Do you think there is a time this narrative would change?
Honestly, I don’t know but I’m just hoping it does one day. I hope that investors and distributors will come on board so that the narrative will change. I also wish the government will see the plight and support creatives in the country too. European Film Fest and Goethe-Institut Ghana have started the film festival initiative to help indie filmmakers. I just hope it expands further.
Ever thought of the fact that maybe you would make a better profession for yourself if you weren’t in this country?
I won’t lie. A lot of times. This is because out there they have a solid movie industry. Not just that but they also understand the business aspect of film and a lot of investors and distributors are always ready to come on board. It’s like there is a home for us creative out there. There is someone out there who is ever ready to invest in your idea depending on how worth it will be at the end.
Meet Poetivist, a poet and activist who believes to be a voice. One that is heard loud and clear.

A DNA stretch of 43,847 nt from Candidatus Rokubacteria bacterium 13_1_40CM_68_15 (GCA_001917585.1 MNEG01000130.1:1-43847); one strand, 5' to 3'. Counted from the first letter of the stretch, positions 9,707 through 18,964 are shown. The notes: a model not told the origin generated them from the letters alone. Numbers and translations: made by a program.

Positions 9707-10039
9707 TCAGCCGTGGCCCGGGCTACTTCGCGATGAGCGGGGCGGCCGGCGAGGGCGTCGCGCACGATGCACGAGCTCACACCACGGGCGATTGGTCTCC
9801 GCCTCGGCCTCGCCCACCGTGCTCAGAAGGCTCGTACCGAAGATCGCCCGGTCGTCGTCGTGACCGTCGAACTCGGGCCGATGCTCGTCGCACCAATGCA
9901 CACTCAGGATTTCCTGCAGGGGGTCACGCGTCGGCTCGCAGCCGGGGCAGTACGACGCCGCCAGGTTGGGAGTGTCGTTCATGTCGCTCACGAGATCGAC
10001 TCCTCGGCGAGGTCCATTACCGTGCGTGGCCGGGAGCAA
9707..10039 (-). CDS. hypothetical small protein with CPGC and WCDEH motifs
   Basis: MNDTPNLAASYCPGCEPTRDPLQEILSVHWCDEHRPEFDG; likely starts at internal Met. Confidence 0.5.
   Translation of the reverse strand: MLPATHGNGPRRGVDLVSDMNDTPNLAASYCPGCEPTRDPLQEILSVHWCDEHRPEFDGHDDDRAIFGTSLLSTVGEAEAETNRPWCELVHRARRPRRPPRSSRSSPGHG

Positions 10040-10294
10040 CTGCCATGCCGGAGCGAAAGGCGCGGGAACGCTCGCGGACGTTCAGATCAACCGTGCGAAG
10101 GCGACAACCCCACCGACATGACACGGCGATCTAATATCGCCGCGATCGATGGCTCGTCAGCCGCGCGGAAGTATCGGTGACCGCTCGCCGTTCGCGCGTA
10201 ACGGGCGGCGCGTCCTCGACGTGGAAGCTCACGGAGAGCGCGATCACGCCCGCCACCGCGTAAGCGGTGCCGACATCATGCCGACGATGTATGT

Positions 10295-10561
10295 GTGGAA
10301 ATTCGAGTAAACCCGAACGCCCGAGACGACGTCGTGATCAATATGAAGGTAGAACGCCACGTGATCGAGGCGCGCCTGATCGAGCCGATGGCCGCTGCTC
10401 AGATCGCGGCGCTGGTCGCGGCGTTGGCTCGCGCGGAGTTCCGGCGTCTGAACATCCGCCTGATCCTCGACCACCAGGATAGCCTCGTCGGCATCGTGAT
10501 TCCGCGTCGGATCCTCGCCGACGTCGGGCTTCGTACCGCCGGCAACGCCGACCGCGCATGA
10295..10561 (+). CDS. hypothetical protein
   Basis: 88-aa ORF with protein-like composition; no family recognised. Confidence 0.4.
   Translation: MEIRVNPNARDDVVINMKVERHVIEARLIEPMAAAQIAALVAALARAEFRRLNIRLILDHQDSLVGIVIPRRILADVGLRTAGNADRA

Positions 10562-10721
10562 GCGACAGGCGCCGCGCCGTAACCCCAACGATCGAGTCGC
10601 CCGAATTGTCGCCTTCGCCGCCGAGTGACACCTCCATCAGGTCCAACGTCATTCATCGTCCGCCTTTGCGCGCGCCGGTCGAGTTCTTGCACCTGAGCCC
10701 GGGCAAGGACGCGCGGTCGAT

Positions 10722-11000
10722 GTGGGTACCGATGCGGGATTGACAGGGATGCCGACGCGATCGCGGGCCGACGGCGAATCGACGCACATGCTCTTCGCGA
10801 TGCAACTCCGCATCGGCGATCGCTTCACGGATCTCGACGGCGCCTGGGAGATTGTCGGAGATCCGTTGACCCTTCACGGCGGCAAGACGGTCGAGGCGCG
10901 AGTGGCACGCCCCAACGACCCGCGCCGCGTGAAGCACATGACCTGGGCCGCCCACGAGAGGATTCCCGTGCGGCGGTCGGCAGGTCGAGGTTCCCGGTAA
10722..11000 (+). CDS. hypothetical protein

Many believe the Ghanaian Creative industry is a means to no end. What are your thoughts on that?
We can have diverse ideas to sustain our ends in this creative industry. What I see is, we keep doing what has been done in the same way and expect some means from it. How can we grow to a bigger community if our narratives are the same and confined? From my point of view, the writer today should at least write contrary to the norm and the poet should speak a natural voice unknown to the community. The Ghanaian Creative industry is polarised and that’s why we carry this “a means to no end” with us. But if we begin to create new rooms for our creative tenants and use our creative prowess to solve issues outside the scope of the original, then we will begin to find means in this industry.